How can this be?
Well, one of my sons let me know that this year’s unusually rainy growing season caused many pumpkins to rot on the vine, decreasing supply and increasing price. (This was my 10 year old – freaky!)
You wouldn’t know there was a shortage of pumpkins if you drove through my neighborhood, though. It looks a bit like “Halloween Land” from Tim Burton’s Nightmare before Christmas. My neighbors don’t have “a” pumpkin on their front stoops — they have a Halloween Montage. It’s a bit like Martha Stewart’s test lab over here in my town.
A few months ago, one of the major financial periodicals named my town as the wealthiest town in the country. It’s a freak of nature that I should even be living here.
I’m from the other side of the tracks. Well, actually, I’m from two neighborhoods to the left of the other side of the tracks. My grandfather held two jobs – firefighter and butcher. My dad died young, but my mother was a self-made realtor and just retired after thirty something years of work. She has a high school education.
I’m the first person in my family to go to college. I was raised to go to college. That was it. So I’m a bit stupefied by all the money in my community. (I got here a couple of decades ago when we were still just a small suburb of DC.)
The other night, as we were driving through our neighborhood, I pointed out all the Halloween Land stuff to my husband. I told him that we only ever had one pumpkin on our stoop. He, of course, could trump my story. They never had any. My husband’s family was so poor, he didn’t even have his own bed until he was 18. He always shared a room with one of his uncles because my father-in-laws’ parents died young, so, as the eldest son, he took the rest of the family in. Because of this, my husband thinks the excess is about wealth.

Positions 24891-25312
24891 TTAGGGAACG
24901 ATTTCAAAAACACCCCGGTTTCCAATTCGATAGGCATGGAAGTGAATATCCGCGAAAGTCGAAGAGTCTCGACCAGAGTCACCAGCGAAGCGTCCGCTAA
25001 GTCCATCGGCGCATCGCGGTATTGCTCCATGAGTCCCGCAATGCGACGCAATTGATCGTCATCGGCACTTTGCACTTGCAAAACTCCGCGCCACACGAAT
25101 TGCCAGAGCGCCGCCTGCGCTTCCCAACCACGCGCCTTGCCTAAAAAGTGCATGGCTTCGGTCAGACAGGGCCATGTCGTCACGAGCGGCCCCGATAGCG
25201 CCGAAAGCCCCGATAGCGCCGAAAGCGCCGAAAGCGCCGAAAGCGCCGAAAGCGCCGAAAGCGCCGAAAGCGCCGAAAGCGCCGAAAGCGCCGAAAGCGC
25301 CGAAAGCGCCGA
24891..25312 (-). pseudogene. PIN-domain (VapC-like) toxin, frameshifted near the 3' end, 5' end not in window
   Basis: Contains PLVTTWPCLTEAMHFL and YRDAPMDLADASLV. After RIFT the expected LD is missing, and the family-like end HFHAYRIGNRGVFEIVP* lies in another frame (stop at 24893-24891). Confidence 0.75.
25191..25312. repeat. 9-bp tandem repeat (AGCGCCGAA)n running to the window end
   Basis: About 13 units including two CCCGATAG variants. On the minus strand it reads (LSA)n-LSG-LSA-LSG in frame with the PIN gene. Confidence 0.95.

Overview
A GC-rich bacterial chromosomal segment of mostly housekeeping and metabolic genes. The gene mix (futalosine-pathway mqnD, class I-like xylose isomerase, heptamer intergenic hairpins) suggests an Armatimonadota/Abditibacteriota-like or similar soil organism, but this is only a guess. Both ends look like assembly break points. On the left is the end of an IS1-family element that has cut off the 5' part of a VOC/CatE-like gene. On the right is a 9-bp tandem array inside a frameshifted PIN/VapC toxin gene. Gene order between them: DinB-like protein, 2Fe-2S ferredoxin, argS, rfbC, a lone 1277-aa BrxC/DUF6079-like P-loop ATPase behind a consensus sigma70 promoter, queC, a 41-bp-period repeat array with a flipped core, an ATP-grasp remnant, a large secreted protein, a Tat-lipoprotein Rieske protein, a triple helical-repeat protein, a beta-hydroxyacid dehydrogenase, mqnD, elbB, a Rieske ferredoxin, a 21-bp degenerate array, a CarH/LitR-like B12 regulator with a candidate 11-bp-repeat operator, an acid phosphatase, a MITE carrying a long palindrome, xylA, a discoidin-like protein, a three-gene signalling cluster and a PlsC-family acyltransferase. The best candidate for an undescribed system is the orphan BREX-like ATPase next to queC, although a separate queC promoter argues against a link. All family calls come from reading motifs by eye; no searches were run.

But I suspect there’s another phenomenon in play.
Some years ago, when my children were young, I took a short research trip to finish my graduate thesis. My children’s father received something like 63 offers of help for the period I would be gone. The following month, he was on travel and I had pneumonia. Two people called to help me, and one of these was my mother.
I suspect the Halloween excess in our community isn’t just about wealth. I think it’s another way that we women put pressure on ourselves and each other to achieve “something more” year afer year after year. Each Holiday Season is iterative, so we have to “outdo” our family memories of the year prior. Ironically, we are doing more and more, but enjoying it less and less.
We can’t just carve one pumpkin and be done with it. We have to make a Halloween Vignette.
We have to display our creativity to our neighbors, we have to demonstrate our uber-momness. We have to show the world that we can work, and raise brilliant achieving kids, and have HGTV holiday front yards. And we want to give our kids the very best of everything, even if we kill ourselves in the process.
It’s crazy! It’s not sustainable. It’s exhausting. And it teaches our kids the wrong thing.
But we do it.
I do it, albeit on a scaled-back version of excess. And now I’m in a quandary. We don’t even have one pumpkin on our front stoop and tonight’s the Big Night.
I feel like such an underachiever. (So I’m compensating my making a Halloween-themed supper with “mummy” dogs and jello intestines and this and that and this and that and . . . .)
Photo: Flickr, sister72